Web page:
A Dictionary of Music and Musicians/Clark, Richard

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CLARK, Richard, was born at Datchet, Bucks, April 5, 1780. At an early age he became chorister at St. George's Chapel, Windsor, under Dr. Aylward, and of Eton College under Stephen Heather. In 1803 he succeeded his grandfather, John Sale, the elder, as lay clerk at St. George's and Eton College; these appointinents he held until 1811. In 1805 he officiated as deputy in the metropolitan choirs, and in the same year was appointed secretary to the Glee Club. He subsequently obtained the places of lay vicar of Westminster Abbey, and vicar-choral of St. Paul's, and in 1820 succeeded Joseph Corfe as a gentleman of the Chapel Royal. In 1814 Clark published a volume of the poetry of the most favourite glees, madrigals, rounds, and catches, with a preface containing an account of the song 'God save the King,' the composition of which he there attributed to Henry Carey. A second edition of this work appeared in 1824, but the subject of the popular tune was omitted, Clark having in 1822 published a separate volume assigning its composition to Dr. John Bull. [See God save the King.] Clark distinguished himself by his assiduity in endeavouring to procure for the various cathedral and collegiate choirs a restitution of their statutory rights and privileges. He was the composer of a few anthems, chants, and glees, and the author of several pamphlets on 'Handel and the Harmonious Blacksmith, etc.'; Handel's 'Messiah'; the derivation of the word 'Madrigale.' Musical pitch, etc. He died Oct. 5, 1856.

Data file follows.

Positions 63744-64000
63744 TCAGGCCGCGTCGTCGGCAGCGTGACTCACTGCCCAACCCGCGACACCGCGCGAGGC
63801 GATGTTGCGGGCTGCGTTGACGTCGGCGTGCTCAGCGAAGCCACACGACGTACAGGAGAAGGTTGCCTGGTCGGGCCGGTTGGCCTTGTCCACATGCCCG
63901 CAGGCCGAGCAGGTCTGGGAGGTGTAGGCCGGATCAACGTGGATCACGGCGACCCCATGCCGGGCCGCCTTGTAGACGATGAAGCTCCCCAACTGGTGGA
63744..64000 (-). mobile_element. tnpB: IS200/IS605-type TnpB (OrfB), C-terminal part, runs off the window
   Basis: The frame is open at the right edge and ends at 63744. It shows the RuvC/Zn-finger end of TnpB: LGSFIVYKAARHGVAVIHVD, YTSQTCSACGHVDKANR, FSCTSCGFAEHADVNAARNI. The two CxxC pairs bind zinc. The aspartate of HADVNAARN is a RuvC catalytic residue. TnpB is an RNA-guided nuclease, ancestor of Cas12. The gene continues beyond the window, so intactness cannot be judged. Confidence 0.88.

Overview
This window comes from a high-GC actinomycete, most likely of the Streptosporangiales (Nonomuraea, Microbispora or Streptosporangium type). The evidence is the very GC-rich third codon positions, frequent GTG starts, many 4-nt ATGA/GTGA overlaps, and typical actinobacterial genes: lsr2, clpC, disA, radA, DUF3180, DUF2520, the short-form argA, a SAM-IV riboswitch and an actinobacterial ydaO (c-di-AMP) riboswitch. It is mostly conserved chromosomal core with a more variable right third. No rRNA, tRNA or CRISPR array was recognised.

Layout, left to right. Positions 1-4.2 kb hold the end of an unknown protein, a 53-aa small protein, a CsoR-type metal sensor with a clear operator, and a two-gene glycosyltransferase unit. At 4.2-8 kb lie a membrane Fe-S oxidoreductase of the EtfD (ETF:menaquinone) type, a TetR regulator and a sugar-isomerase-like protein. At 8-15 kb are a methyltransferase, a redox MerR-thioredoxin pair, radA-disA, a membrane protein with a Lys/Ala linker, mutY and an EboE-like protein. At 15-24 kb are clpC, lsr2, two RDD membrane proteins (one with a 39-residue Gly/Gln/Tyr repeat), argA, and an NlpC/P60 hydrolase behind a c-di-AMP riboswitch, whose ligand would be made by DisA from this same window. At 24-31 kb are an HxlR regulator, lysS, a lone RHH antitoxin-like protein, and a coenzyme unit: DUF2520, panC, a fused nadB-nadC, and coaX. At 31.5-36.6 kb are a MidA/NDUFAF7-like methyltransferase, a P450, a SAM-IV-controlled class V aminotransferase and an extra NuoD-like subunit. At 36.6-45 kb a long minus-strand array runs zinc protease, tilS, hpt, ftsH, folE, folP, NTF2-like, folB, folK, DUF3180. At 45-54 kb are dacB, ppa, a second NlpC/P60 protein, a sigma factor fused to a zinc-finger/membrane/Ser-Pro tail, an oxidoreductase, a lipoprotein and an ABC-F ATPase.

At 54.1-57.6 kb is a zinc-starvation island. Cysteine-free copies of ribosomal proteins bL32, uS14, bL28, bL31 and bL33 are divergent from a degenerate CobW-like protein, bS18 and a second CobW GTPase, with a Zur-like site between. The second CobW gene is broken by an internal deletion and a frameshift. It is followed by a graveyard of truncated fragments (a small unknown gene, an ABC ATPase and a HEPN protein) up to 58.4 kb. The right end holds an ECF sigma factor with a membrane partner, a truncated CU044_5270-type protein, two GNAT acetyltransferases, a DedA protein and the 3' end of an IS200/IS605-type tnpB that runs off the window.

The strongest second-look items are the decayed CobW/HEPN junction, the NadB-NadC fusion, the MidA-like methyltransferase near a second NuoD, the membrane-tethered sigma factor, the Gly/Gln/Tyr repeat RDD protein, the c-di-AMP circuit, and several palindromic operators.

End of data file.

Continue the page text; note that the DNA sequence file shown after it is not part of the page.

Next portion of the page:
[ W. H. H. ]